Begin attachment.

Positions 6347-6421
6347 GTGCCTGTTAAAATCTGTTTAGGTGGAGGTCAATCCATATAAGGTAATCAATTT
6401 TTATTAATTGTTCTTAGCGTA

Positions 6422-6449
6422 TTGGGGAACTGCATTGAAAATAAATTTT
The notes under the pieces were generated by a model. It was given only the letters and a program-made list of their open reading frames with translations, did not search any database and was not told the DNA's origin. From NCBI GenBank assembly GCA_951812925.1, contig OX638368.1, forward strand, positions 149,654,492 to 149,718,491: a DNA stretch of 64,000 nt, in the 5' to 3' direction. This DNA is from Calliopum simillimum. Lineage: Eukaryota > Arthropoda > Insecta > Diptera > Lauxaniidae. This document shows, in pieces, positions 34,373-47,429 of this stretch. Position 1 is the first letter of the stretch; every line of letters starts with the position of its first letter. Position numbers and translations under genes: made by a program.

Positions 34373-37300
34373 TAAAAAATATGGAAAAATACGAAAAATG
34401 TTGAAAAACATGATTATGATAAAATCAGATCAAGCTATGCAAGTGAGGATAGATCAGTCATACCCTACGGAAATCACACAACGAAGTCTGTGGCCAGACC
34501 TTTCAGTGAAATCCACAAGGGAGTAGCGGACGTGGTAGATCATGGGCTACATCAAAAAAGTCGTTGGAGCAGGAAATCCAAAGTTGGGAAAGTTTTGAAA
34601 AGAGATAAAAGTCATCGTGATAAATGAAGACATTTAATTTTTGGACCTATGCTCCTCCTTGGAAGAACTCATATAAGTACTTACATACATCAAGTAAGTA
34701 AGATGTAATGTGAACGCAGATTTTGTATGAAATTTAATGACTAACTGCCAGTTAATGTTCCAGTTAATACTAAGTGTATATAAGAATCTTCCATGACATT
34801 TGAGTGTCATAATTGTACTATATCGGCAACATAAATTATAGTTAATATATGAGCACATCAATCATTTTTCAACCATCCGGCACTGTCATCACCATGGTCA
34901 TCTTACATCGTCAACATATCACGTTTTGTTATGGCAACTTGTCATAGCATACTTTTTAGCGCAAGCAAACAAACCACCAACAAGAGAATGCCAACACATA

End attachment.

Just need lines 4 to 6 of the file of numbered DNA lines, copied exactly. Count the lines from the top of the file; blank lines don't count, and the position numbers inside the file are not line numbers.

Positions 6422-6449
6422 TTGGGGAACTGCATTGAAAATAAATTTT
The notes under the pieces were generated by a model. It was given only the letters and a program-made list of their open reading frames with translations, did not search any database and was not told the DNA's origin. From NCBI GenBank assembly GCA_951812925.1, contig OX638368.1, forward strand, positions 149,654,492 to 149,718,491: a DNA stretch of 64,000 nt, in the 5' to 3' direction. This DNA is from Calliopum simillimum. Lineage: Eukaryota > Arthropoda > Insecta > Diptera > Lauxaniidae. This document shows, in pieces, positions 34,373-47,429 of this stretch. Position 1 is the first letter of the stretch; every line of letters starts with the position of its first letter. Position numbers and translations under genes: made by a program.